SAN DIEGO — When a respected Ocean Beach artist died, his daughter knew right away how honor his memory. In this Zevely Zone, I start the week off with a feel-good follow-up.
A few weeks ago, we took you inside the home of Ocean Beach artist Stuart Glennon and showed you hundreds of his paintings and sculptures. Stuart passed away in December at the age of 93. His daughter Alison decided to honor her father's memory by selling his entire collection and donating the money to the Feral Cat Coalition. "100 percent will go to the Feral Cat Coalition. All of the money," said Alison.
She told me the art sale on March 18-19 was a success and her father's property was packed with people. "Everybody said that they saw it on Channel 8 on the Zevely Zone," said Alison.
She sold more than $7,000 of art then chipped in $5,000 of her own money to make a $12,000 donation to the cats. "We were totally surprised," said Audrey Stratton from the Feral Cat Coalition. Audrey says FCC is a small non-profit and that money will pay for eight spay and neuter clinics. How many cats is that? "I need to bust out my calculator," laughed Audrey.
A donation that big requires some serious math. "It's about 250 to 300 cats," said Audrey. Stuart Glennon was a cat lover and using his art to help animals them was a stroke of genius.
"I had never had the pleasure of meeting Stuart before, but I heard how much he loved the cats down at the river and cats in general and I truly feel that he would just be so honored to know that his legacy went on in this world to help cats live better lives here in San Diego," said Audrey.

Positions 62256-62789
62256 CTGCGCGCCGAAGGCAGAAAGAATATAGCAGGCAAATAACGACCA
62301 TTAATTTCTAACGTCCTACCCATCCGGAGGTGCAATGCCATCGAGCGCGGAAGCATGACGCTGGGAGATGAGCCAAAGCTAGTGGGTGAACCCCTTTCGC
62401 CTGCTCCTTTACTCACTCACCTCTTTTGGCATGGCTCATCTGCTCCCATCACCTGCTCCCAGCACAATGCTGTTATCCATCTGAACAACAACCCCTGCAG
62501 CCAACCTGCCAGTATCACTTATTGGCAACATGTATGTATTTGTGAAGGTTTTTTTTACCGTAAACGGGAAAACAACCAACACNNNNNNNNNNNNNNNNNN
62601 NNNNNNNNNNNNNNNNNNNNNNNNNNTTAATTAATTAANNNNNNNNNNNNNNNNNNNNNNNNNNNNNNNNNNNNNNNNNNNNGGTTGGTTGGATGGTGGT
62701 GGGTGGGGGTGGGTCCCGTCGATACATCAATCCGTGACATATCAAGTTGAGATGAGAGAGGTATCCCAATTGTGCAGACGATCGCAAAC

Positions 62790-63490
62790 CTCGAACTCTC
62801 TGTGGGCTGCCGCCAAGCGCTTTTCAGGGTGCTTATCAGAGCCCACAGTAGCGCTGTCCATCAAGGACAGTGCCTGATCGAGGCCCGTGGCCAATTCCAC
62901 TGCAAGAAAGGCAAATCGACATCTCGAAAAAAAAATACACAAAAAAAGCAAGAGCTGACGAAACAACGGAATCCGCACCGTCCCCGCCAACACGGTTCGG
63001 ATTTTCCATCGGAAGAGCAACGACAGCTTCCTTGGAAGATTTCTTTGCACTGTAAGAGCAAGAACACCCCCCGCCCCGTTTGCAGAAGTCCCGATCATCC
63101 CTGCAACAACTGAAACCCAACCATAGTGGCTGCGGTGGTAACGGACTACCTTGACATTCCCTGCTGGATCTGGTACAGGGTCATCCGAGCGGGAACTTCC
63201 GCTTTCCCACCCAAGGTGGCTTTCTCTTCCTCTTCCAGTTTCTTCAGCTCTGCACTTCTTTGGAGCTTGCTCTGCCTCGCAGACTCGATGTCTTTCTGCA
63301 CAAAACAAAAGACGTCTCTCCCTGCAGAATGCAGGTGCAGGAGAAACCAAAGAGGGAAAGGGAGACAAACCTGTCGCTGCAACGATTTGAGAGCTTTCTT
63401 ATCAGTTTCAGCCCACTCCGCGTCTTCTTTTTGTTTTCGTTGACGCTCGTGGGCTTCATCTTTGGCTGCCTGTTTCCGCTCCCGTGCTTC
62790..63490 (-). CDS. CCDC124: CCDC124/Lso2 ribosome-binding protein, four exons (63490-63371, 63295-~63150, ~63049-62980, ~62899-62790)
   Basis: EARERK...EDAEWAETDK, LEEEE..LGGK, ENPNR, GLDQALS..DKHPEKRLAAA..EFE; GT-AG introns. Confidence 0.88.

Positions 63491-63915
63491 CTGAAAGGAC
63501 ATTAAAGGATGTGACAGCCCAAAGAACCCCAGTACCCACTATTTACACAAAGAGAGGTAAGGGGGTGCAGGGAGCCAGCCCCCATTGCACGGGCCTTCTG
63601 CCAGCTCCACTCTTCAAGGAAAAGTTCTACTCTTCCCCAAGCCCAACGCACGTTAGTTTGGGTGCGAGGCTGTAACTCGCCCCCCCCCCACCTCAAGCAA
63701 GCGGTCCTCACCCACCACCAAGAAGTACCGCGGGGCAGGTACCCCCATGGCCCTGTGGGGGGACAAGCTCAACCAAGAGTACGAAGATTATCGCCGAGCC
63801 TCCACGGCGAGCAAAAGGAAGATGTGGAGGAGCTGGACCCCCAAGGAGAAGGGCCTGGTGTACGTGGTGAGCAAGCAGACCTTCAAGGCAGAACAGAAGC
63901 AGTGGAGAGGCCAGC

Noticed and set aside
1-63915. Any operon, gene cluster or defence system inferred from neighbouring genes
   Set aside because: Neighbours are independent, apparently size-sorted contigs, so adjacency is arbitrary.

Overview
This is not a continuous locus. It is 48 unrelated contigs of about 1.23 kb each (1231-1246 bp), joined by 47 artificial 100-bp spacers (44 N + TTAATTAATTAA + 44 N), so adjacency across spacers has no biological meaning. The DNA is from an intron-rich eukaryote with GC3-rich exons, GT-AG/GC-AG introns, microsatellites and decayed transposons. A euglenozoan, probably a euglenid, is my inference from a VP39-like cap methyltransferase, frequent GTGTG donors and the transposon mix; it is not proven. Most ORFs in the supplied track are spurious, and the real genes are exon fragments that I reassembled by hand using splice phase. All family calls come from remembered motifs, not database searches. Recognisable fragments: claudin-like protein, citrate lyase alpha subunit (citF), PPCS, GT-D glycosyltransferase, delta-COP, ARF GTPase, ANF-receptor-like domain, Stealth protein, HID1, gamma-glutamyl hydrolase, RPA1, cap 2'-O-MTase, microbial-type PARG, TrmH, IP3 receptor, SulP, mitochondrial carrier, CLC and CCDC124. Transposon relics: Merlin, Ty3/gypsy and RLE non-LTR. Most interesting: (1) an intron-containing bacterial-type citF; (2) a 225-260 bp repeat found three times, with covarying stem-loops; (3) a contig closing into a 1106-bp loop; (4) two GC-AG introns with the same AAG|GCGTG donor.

Alison is selling five more paintings and matching every dollar raised. She wants to say this to San Diego, ""All of you guys thank you so much for doing this it means a lot to me my dad would have loved it. Thank you." Audrey then added a hug and said, "Thank you so much, we are so grateful."
The coalition estimates tens of thousands of cats are living in the wild in San Diego County. The non-profit organization spays and neuters wild cats and provides vaccinations along with dental care. The cats are humanely trapped. The mild-mannered cats are adopted by loving families. The animals that are too wild get returned to the same neighborhood where they were trapped. The Feral Cat Coalition is a non-profit organization dedicated to reducing the overpopulation of feral and abandoned cats through free, humane Trap-Neuter-Return. They have helped more than 62 thousand animals in the past thirty years.
The Feral Cat Coalition will raffle off the last five paintings. For more information click here. You can also call Alison if you have questions about more art. Her cell phone number is 619-518-1430.
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